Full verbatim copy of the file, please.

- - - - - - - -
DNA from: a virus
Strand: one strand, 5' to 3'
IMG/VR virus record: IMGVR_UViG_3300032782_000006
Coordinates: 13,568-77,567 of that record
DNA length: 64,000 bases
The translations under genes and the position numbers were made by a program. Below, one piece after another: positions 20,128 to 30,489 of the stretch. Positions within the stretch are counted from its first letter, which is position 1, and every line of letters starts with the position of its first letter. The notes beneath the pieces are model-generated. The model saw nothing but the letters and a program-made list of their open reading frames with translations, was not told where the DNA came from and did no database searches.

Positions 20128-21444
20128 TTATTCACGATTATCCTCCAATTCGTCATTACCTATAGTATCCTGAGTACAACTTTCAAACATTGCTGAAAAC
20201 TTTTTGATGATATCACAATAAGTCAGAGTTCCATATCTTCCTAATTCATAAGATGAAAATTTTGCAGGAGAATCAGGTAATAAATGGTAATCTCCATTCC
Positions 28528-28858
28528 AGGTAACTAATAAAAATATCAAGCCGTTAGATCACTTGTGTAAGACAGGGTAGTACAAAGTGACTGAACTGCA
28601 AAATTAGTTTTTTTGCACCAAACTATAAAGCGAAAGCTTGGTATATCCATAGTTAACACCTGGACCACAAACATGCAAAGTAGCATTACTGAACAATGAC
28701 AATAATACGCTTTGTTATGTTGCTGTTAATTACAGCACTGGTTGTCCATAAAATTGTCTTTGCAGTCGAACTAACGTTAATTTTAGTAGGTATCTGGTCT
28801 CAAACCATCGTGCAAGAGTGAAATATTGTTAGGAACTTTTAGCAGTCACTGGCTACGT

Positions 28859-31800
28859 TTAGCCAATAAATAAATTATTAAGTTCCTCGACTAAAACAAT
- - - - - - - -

DNA from: a virus
Strand: one strand, 5' to 3'
IMG/VR virus record: IMGVR_UViG_3300032782_000006
Coordinates: 13,568-77,567 of that record
DNA length: 64,000 bases
The translations under genes and the position numbers were made by a program. Below, one piece after another: positions 20,128 to 30,489 of the stretch. Positions within the stretch are counted from its first letter, which is position 1, and every line of letters starts with the position of its first letter. The notes beneath the pieces are model-generated. The model saw nothing but the letters and a program-made list of their open reading frames with translations, was not told where the DNA came from and did no database searches.

Positions 20128-21444
20128 TTATTCACGATTATCCTCCAATTCGTCATTACCTATAGTATCCTGAGTACAACTTTCAAACATTGCTGAAAAC
20201 TTTTTGATGATATCACAATAAGTCAGAGTTCCATATCTTCCTAATTCATAAGATGAAAATTTTGCAGGAGAATCAGGTAATAAATGGTAATCTCCATTCC
Positions 28528-28858
28528 AGGTAACTAATAAAAATATCAAGCCGTTAGATCACTTGTGTAAGACAGGGTAGTACAAAGTGACTGAACTGCA
28601 AAATTAGTTTTTTTGCACCAAACTATAAAGCGAAAGCTTGGTATATCCATAGTTAACACCTGGACCACAAACATGCAAAGTAGCATTACTGAACAATGAC
28701 AATAATACGCTTTGTTATGTTGCTGTTAATTACAGCACTGGTTGTCCATAAAATTGTCTTTGCAGTCGAACTAACGTTAATTTTAGTAGGTATCTGGTCT
28801 CAAACCATCGTGCAAGAGTGAAATATTGTTAGGAACTTTTAGCAGTCACTGGCTACGT

Positions 28859-31800
28859 TTAGCCAATAAATAAATTATTAAGTTCCTCGACTAAAACAAT